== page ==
Multiple incidents of violence and raids against media professionals and case registration, arrests, and disappearances of media workers were documented nationwide.
Amongst the violence, on May 10, the building of the state-owned Radio Pakistan in Peshawar was attacked. The DSNG vans of Dawn News TV, Aaj News, Khyber News, and Express News were attacked in Peshawar. In Quetta, GNN News reporter Faizan Ali and cameraperson Shehbaz Ali, AFP reporter Banaras Khan, GTV News reporter Fateh Bugti, and daily Intekhab cameraperson Alexander Kalwin were manhandled by police covering the Pakistan Tehreek i Insaf (PTI) protests on May 9.
In Rawalpindi, Express News producer and social activist Syed Mustajab Hassan and Suno TV producer Muhammad Faizan Ashraf were manhandled by police when they started to make videos of police raiding the residence of PTI leader Raja Nasir Mehfooz on May 9.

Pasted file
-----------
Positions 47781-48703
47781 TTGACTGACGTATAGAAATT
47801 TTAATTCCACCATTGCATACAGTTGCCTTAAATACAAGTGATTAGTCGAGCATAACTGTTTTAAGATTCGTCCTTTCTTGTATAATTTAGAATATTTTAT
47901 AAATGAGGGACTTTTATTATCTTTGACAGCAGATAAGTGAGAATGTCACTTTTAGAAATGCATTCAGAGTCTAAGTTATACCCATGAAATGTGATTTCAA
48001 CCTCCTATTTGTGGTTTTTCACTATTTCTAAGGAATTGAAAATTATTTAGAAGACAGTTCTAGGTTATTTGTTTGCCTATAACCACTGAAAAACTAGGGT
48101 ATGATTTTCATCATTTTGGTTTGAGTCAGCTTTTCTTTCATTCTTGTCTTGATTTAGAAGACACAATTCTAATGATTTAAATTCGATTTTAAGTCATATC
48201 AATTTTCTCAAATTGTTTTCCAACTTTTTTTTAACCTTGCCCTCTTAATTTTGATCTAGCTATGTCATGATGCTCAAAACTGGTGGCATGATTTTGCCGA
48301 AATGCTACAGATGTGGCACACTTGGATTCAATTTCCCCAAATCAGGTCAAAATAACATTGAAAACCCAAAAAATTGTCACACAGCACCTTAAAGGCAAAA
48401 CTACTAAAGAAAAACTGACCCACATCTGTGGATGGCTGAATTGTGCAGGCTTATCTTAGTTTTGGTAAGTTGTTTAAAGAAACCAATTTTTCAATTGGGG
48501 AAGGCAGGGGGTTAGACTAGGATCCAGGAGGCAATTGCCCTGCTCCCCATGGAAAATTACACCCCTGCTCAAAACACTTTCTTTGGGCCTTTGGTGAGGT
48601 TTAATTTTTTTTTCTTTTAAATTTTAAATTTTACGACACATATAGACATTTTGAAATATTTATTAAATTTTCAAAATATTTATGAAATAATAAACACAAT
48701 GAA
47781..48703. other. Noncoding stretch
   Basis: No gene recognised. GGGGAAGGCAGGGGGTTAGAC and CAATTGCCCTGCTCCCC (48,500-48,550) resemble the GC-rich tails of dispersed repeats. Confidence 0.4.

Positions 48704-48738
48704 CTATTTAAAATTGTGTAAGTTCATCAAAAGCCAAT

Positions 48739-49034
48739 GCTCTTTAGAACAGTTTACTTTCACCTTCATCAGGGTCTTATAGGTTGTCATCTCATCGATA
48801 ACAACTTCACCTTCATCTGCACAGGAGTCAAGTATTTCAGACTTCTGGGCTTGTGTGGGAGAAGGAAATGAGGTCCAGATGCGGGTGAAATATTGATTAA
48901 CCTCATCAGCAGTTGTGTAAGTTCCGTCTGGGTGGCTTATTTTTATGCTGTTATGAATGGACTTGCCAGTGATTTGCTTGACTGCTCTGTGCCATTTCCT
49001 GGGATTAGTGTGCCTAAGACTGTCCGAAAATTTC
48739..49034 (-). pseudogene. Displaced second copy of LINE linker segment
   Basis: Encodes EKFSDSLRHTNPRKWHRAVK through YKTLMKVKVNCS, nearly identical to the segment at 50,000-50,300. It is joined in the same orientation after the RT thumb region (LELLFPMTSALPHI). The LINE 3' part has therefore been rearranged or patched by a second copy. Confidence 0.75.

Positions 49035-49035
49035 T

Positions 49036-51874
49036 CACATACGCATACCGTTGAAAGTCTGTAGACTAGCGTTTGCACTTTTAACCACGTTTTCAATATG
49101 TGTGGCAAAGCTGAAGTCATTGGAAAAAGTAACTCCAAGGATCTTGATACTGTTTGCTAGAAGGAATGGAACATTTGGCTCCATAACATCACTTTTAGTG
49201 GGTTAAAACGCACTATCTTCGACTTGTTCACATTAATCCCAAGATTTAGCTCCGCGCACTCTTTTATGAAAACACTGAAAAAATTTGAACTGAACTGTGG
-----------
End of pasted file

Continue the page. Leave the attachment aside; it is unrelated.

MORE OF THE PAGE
In Islamabad, Voice of America correspondent Salman Idris Qazi was manhandled by police outside the Islamabad High Court.
In Punjab, a Geo News reporter, Dua Mirza, shared that police used tear gas to disperse protestors in Lahore on May 10. However, while no significant injuries were reported in the provinces, cases were registered against multiple journalists, raids were conducted on journalists’ homes, and some were arrested.
On May 19, the provincial home department announced the formation of the ‘Punjab Journalists Protection Coordination Committee’ that would intervene whenever a journalist is attacked in the province, facilitate investigations, and recommend necessary actions.
Various instances of journalists abducted or picked up were also documented.
On May 24, Bol News President Sami Abraham was picked up by 8-10 plainclothes, unidentified men in four cars in Islamabad. He returned six days later. Separately, on May 11, a YouTuber, Arqum Sheikh, was kidnapped outside his residence in Lahore. Sheikh had last reported on the events of May 9, after which he went missing. The whereabouts of Sheikh remain unknown.